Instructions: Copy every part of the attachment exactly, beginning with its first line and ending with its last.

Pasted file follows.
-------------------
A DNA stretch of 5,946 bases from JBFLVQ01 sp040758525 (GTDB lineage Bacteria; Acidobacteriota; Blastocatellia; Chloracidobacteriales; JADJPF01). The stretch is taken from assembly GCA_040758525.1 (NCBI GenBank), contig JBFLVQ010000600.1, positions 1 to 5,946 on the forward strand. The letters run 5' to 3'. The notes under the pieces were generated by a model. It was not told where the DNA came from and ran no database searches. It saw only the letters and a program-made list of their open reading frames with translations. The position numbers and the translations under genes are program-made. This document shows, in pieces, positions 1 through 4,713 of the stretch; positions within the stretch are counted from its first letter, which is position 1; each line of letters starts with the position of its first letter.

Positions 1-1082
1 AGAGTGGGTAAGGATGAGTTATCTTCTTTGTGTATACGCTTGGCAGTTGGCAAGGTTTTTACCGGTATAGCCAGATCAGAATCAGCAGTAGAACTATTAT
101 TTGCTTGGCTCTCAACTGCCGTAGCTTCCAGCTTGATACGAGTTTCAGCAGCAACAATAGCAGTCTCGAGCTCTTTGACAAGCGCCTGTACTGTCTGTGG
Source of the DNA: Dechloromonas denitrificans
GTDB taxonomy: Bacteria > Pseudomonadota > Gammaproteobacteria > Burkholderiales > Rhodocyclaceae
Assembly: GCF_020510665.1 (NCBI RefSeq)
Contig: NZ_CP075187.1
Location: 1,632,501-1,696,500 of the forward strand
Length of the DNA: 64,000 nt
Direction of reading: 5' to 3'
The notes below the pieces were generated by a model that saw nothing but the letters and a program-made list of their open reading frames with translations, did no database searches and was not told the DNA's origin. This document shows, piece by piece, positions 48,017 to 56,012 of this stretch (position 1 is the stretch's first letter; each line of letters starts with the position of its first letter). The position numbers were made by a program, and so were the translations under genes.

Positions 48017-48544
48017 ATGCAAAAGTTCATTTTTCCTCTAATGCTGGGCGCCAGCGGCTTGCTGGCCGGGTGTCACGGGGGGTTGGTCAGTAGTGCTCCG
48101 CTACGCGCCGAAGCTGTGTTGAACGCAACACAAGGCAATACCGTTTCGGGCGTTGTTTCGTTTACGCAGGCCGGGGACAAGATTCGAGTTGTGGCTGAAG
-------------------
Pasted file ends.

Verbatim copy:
A DNA stretch of 5,946 bases from JBFLVQ01 sp040758525 (GTDB lineage Bacteria; Acidobacteriota; Blastocatellia; Chloracidobacteriales; JADJPF01). The stretch is taken from assembly GCA_040758525.1 (NCBI GenBank), contig JBFLVQ010000600.1, positions 1 to 5,946 on the forward strand. The letters run 5' to 3'. The notes under the pieces were generated by a model. It was not told where the DNA came from and ran no database searches. It saw only the letters and a program-made list of their open reading frames with translations. The position numbers and the translations under genes are program-made. This document shows, in pieces, positions 1 through 4,713 of the stretch; positions within the stretch are counted from its first letter, which is position 1; each line of letters starts with the position of its first letter.

Positions 1-1082
1 AGAGTGGGTAAGGATGAGTTATCTTCTTTGTGTATACGCTTGGCAGTTGGCAAGGTTTTTACCGGTATAGCCAGATCAGAATCAGCAGTAGAACTATTAT
101 TTGCTTGGCTCTCAACTGCCGTAGCTTCCAGCTTGATACGAGTTTCAGCAGCAACAATAGCAGTCTCGAGCTCTTTGACAAGCGCCTGTACTGTCTGTGG
Source of the DNA: Dechloromonas denitrificans
GTDB taxonomy: Bacteria > Pseudomonadota > Gammaproteobacteria > Burkholderiales > Rhodocyclaceae
Assembly: GCF_020510665.1 (NCBI RefSeq)
Contig: NZ_CP075187.1
Location: 1,632,501-1,696,500 of the forward strand
Length of the DNA: 64,000 nt
Direction of reading: 5' to 3'
The notes below the pieces were generated by a model that saw nothing but the letters and a program-made list of their open reading frames with translations, did no database searches and was not told the DNA's origin. This document shows, piece by piece, positions 48,017 to 56,012 of this stretch (position 1 is the stretch's first letter; each line of letters starts with the position of its first letter). The position numbers were made by a program, and so were the translations under genes.

Positions 48017-48544
48017 ATGCAAAAGTTCATTTTTCCTCTAATGCTGGGCGCCAGCGGCTTGCTGGCCGGGTGTCACGGGGGGTTGGTCAGTAGTGCTCCG
48101 CTACGCGCCGAAGCTGTGTTGAACGCAACACAAGGCAATACCGTTTCGGGCGTTGTTTCGTTTACGCAGGCCGGGGACAAGATTCGAGTTGTGGCTGAAG